1989). "Detection of Norspermidine and Norspermine in Medicago sativa L. (Alfalfa)". Plant Physiology. 89 (2): 525-529. doi: ...
The larvae feed on Medicago sativa, Trifolium, Vicia and Robinia pseudoacacia. C. e. electo (South Africa, southern Mozambique ...
... burgundy bean Medicago spp. - medics Medicago sativa - alfalfa, lucerne Medicago truncatula - barrel medic Melilotus spp. - ... vetches Vicia articulata - oneflower vetch Vicia ervilia - bitter vetch Vicia narbonensis - narbon vetch Vicia sativa - common ...
... sativa to produce Sand Lucerne (M. sativa ssp. varia)." If so, then medica = (1) Medicago sativa and (2) Medicago falcata and ( ... "Medicago sativa", known in classical Latin as "Medica". There was also a redirect from the botanical name Medicago sativa. ... My reading suggested that medica was a classical term for any of several species of genus Medicago (not always Medicago sativa ... "Medicago sativa") and marked the page for deletion (summary: "Delenda. Duplicates "Medicago" (the bigger file) with a different ...
Medicago is an extensive genus of the family Leguminosae, comprising about 83 different species. Medicago sativa (Linn.) has ... Phytochemical and pharmacological potential of Medicago sativa: a review.. Bora KS1, Sharma A. ... M. sativa seems to hold great potential for in-depth investigation for various biological activities, especially their effects ... The present review comprises the ethnopharmacological, phytochemical and therapeutic potential of M. sativa. ...
Beyond providing Skin Deep® as an educational tool for consumers, EWG offers its EWG VERIFIED™ mark as a quick and easily identifiable way of conveying personal care products that meet EWGs strict health criteria. Before a company can use EWG VERIFIEDTM on such products, the company must show that it fully discloses the products ingredients on their labels or packaging, they do not contain EWG ingredients of concern, and are made with good manufacturing practices, among other criteria. Note that EWG receives licensing fees from all EWG VERIFIED member companies that help to support the important work we do. Learn more , Legal Disclaimer ...
Medicago sativa is a PERENNIAL growing to 1 m (3ft 3in) at a medium rate. It is hardy to zone (UK) 5. It is in flower from June ... M. sativa sativa. The commonly cultivated form of alfalfa. M. sativa varia (Martyn.)Arcang. This sub-species is likely to be of ... Medicago sativa is a PERENNIAL growing to 1 m (3ft 3in) at a medium rate. It is hardy to zone (UK) 5. It is in flower from June ... Medicago polymorpha. Toothed Bur-Clover, Burclover. Annual. 0.6. 0-0 LM. N. DM. 2. 0. 0. ...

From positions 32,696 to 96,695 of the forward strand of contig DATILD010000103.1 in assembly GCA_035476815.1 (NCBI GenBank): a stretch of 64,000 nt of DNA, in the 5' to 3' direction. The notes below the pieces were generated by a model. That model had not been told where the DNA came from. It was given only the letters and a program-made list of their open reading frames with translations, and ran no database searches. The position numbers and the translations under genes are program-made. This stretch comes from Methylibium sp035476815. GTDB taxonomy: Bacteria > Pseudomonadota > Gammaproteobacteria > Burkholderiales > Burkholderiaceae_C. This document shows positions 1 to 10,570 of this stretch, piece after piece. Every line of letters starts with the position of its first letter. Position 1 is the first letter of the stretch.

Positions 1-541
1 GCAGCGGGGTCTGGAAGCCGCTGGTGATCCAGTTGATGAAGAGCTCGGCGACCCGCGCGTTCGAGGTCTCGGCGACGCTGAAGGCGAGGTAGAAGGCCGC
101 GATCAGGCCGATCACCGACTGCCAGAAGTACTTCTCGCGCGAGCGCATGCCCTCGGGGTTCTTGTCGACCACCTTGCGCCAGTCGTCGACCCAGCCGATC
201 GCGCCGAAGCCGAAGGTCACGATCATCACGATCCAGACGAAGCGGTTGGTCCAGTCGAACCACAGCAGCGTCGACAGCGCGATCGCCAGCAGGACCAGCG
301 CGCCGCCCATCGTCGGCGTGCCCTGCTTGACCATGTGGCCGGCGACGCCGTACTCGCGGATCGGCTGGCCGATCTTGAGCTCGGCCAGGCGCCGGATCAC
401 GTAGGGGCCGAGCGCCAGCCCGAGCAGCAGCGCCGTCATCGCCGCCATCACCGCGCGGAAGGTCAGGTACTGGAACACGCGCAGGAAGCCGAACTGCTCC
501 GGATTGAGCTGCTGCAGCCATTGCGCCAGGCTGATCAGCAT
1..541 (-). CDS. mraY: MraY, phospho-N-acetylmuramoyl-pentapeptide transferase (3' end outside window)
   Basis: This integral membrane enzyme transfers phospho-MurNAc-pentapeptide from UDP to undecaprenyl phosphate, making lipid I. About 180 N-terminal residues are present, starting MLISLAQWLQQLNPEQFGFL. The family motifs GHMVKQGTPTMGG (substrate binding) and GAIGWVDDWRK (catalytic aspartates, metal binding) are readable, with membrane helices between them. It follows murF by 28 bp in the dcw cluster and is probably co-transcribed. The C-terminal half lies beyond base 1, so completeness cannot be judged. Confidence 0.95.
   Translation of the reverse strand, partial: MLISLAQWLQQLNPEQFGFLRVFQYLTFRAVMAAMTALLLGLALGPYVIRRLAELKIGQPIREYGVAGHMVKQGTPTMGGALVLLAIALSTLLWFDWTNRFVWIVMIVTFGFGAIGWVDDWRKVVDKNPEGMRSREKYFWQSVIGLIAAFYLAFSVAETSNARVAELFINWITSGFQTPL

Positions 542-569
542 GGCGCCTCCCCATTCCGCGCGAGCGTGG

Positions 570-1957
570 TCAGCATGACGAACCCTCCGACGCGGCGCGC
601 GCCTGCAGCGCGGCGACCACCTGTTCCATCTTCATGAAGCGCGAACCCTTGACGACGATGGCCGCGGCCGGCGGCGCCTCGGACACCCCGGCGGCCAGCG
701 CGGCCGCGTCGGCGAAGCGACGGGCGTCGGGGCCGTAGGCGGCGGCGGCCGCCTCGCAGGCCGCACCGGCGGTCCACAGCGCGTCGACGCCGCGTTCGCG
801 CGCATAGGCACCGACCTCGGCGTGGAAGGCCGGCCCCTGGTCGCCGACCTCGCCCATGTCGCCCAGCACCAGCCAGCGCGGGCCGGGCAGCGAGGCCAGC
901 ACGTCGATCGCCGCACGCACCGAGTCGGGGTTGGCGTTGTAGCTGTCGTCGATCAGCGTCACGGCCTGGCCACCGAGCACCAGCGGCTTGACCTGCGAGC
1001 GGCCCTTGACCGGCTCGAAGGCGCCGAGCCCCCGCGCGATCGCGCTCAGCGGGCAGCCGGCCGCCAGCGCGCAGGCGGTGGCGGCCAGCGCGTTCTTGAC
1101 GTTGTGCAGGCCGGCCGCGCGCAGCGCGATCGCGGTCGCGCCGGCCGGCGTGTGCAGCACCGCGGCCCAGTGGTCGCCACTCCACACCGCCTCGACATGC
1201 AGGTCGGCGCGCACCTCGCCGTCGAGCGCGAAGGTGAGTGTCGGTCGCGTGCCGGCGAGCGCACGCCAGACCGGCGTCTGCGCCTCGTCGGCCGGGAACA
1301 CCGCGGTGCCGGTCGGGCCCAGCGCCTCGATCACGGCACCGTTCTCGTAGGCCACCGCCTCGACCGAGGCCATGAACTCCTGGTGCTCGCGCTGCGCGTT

"Crystal structure of isoflavone reductase from alfalfa (Medicago sativa L.).". Wang X., He X., Lin J., Shao H., Chang Z., Dixon ... "Crystal structure of isoflavone reductase from alfalfa (Medicago sativa L.).". Wang X., He X., Lin J., Shao H., Chang Z., Dixon ... "Crystal structure of isoflavone reductase from alfalfa (Medicago sativa L.).". Wang X., He X., Lin J., Shao H., Chang Z., Dixon ... "Crystal structure of isoflavone reductase from alfalfa (Medicago sativa L.).". Wang X., He X., Lin J., Shao H., Chang Z., Dixon ...
sativa genomic DNA, M. sativa ssp. sativa pollen cDNA as well as from M. truncatula genomic DNA. All of these PCR fragments ... Total RNA was isolated from different organs of M. sativa ssp. varia or M. sativa ssp. sativa using the guanidinium thiocyanate ... sativa spp. sativa genomic DNA, supporting the idea that there are at least two different PG genes in the Medicago genome. ... Medicago PGs and the control Msc27 sequences were coamplified during 25 cycles from RNA of various plant tissues of M. sativa ...